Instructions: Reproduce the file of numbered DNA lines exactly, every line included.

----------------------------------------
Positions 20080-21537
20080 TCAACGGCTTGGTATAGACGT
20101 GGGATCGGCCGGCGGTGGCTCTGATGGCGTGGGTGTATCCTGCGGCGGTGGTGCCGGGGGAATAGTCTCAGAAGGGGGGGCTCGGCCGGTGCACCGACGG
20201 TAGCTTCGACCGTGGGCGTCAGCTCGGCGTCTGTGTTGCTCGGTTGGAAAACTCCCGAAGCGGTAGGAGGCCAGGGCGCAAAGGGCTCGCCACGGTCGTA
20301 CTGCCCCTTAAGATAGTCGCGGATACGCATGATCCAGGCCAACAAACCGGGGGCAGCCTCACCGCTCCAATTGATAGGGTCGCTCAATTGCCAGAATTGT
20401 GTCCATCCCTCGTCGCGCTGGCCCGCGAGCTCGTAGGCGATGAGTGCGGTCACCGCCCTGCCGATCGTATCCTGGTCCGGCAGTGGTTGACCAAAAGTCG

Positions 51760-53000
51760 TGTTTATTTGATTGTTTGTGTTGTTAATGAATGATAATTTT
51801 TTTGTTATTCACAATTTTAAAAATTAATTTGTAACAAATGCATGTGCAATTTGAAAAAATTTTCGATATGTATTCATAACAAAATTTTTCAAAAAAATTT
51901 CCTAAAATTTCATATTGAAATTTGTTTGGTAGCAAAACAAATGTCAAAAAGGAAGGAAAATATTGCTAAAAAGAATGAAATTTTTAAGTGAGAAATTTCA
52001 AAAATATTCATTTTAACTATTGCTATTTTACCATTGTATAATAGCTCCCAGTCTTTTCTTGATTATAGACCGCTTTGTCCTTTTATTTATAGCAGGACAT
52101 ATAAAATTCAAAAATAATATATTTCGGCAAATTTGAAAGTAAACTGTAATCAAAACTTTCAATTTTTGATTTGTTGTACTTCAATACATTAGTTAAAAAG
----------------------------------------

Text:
Positions 20080-21537
20080 TCAACGGCTTGGTATAGACGT
20101 GGGATCGGCCGGCGGTGGCTCTGATGGCGTGGGTGTATCCTGCGGCGGTGGTGCCGGGGGAATAGTCTCAGAAGGGGGGGCTCGGCCGGTGCACCGACGG
20201 TAGCTTCGACCGTGGGCGTCAGCTCGGCGTCTGTGTTGCTCGGTTGGAAAACTCCCGAAGCGGTAGGAGGCCAGGGCGCAAAGGGCTCGCCACGGTCGTA
20301 CTGCCCCTTAAGATAGTCGCGGATACGCATGATCCAGGCCAACAAACCGGGGGCAGCCTCACCGCTCCAATTGATAGGGTCGCTCAATTGCCAGAATTGT
20401 GTCCATCCCTCGTCGCGCTGGCCCGCGAGCTCGTAGGCGATGAGTGCGGTCACCGCCCTGCCGATCGTATCCTGGTCCGGCAGTGGTTGACCAAAAGTCG

Positions 51760-53000
51760 TGTTTATTTGATTGTTTGTGTTGTTAATGAATGATAATTTT
51801 TTTGTTATTCACAATTTTAAAAATTAATTTGTAACAAATGCATGTGCAATTTGAAAAAATTTTCGATATGTATTCATAACAAAATTTTTCAAAAAAATTT
51901 CCTAAAATTTCATATTGAAATTTGTTTGGTAGCAAAACAAATGTCAAAAAGGAAGGAAAATATTGCTAAAAAGAATGAAATTTTTAAGTGAGAAATTTCA
52001 AAAATATTCATTTTAACTATTGCTATTTTACCATTGTATAATAGCTCCCAGTCTTTTCTTGATTATAGACCGCTTTGTCCTTTTATTTATAGCAGGACAT
52101 ATAAAATTCAAAAATAATATATTTCGGCAAATTTGAAAGTAAACTGTAATCAAAACTTTCAATTTTTGATTTGTTGTACTTCAATACATTAGTTAAAAAG